Renee Winick mug

Renee Winick

If you were to ask for a description of Renee Winick, you’d likely receive the standard bits of information: wife, mother of 15-year-old twins, former corporate trainer, current manager of the Winick household, family shutterbug and lover of words.

Those who know me best, however, will know the one thing that truly makes me tick — lists.

I love lists! I’m a planner by nature and an over-thinker to my core; so, the one thing that allows me to sleep and keeps my head from spinning is writing lists. My lists range from the standard grocery list to the daily to-do list to the lofty yearly goals list. I am so list-obsessed that, in preparation for major trips or life events, I have been known to make a list of the lists I need to make. That’s a bit much, I know; but it’s technically not obsessive — I checked.

After years of making lists, it has become clear to me that the skills I’ve acquired can be transferred to some helpful life lessons. Here are a few things that list-making has taught me about life (you can’t be surprised that I’ve made a list):

Have goals, but be flexible.

My Monday to-do list always seems to be longer than the rest of the week’s. It’s not that I honestly believe that I can get it all done in one day; I just like to write it all down before I forget. I have no qualms about moving tasks down to the following day, or week, or month (I’m looking at you, “organize the pantry”). Don’t give up on your goals if you don’t reach them in a certain amount of time. Some of life’s sweetest gifts are the ones you’ve wished for the longest.

Don’t expect others to complete the tasks on your list.

I realized long ago that I can’t expect an item on my list to be a top priority for my husband. He will happily assist if I ask for help; but he’s got his own list of things to get done. Your goals are your responsibility. Your family and friends are there to support and assist as necessary, but you’ve got to take ownership of your life, including its successes and failures. I think that’s one of the toughest lessons to learn.

Other people’s lists are none of your business.

Just as I can’t expect my husband to work on my list, I can’t take it upon myself to work on his (unless I am asked). When you care about people, it’s natural to want the best for them; but their life is theirs to live. You are there to love, support and help in any way they need when and if it is asked of you. That’s it.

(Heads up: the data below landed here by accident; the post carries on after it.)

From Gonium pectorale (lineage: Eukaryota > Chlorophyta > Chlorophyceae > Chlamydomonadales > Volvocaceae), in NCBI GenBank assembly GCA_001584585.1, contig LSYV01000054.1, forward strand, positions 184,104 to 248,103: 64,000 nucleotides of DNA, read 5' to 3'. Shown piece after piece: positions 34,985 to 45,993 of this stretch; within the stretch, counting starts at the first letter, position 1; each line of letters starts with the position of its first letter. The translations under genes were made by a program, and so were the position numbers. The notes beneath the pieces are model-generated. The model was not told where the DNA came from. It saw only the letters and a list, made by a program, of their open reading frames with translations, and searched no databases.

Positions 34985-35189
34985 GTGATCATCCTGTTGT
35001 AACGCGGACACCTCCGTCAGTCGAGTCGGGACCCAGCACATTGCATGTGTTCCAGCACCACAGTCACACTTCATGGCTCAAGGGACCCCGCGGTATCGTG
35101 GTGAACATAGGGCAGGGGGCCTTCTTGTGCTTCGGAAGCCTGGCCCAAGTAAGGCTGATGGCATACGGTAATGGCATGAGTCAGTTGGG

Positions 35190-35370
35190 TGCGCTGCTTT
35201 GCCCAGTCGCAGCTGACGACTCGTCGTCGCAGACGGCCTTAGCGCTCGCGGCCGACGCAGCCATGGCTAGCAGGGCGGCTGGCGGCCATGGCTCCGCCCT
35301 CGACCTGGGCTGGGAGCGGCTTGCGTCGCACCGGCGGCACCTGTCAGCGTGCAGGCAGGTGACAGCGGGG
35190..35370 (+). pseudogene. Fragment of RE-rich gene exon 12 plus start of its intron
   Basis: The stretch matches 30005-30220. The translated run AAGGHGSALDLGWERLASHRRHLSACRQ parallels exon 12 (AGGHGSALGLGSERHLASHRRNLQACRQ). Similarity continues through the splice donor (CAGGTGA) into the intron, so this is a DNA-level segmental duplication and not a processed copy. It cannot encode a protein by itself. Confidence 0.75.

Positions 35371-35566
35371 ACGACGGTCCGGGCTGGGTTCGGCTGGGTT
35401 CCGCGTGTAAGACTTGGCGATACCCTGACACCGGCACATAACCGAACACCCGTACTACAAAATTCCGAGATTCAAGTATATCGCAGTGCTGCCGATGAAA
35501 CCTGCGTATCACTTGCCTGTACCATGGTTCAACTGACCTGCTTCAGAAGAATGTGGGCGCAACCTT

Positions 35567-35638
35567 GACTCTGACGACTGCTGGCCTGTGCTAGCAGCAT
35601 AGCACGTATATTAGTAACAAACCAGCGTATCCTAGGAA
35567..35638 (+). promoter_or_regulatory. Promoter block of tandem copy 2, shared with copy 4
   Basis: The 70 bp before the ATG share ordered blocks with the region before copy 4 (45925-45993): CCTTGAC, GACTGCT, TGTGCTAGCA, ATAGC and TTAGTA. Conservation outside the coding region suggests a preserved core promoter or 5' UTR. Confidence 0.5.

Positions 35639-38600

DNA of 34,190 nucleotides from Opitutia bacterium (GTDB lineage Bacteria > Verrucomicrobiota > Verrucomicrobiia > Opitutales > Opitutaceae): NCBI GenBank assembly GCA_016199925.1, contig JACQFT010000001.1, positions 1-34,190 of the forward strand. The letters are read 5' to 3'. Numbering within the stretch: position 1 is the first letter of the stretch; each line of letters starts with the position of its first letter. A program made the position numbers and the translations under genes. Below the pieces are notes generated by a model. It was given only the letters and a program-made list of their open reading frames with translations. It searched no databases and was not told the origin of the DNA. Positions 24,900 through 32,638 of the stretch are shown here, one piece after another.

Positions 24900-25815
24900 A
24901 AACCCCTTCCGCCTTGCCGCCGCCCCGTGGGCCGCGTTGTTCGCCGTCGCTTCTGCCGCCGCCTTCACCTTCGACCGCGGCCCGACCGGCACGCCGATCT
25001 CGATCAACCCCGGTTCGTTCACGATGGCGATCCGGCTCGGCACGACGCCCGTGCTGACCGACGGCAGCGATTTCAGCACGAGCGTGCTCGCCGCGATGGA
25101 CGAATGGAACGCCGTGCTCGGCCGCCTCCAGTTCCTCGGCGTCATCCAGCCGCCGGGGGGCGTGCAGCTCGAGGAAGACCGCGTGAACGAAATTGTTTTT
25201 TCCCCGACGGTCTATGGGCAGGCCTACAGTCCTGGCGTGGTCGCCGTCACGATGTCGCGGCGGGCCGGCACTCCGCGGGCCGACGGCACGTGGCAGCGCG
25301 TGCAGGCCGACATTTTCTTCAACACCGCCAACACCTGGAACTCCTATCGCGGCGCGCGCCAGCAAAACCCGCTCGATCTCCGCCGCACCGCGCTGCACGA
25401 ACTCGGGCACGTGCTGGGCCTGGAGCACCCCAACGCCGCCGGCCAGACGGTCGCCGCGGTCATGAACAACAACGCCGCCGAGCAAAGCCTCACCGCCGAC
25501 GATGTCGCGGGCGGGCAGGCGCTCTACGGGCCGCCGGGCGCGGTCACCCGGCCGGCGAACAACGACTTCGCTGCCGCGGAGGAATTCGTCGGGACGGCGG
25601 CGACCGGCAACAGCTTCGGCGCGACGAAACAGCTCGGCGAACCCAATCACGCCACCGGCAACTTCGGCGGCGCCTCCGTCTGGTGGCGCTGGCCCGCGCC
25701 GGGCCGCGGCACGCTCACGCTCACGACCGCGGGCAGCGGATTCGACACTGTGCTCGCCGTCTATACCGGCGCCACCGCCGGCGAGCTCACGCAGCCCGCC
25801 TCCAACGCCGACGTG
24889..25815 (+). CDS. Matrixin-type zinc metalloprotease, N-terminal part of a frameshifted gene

Don’t compare your list to others’.

Not only is the grass always greener on the other side of the fence, the to-do list is also always shorter. It’s easy to look around and feel like you’re the only one struggling to cross off even one of the items on your life’s list. This is absolutely untrue and you’re doing yourself a huge disservice comparing your life to someone else’s. We all have different roads to travel; and if you spend all your time wishing you were walking another person’s route, you’ll miss the beauty that surrounds your path.

Choose the items on your list carefully.

Just as it is useless to spend time on tasks that don’t aid in making you and your family happy and healthy (again, I’m looking at you, “organize the pantry”), don’t waste time and energy on things or people that don’t bring you joy or make your life better in some way.

Over the years, my use of lists has become somewhat legendary in my family and more than once has been the reason for some well-deserved teasing. I’m absolutely fine with that because I know the value of a well-made list. It needs to have a clear purpose, with reachable goals and flexible time lines, and, upon completion, make the lives of those I love at least a little bit better. I guess the same can be said for a well-lived life.

Renee Winick has lived in Prior Lake for nearly two decades, where she resides with her husband and twin son and daughter. She is also a contributor to the TODAY Parenting Team website.

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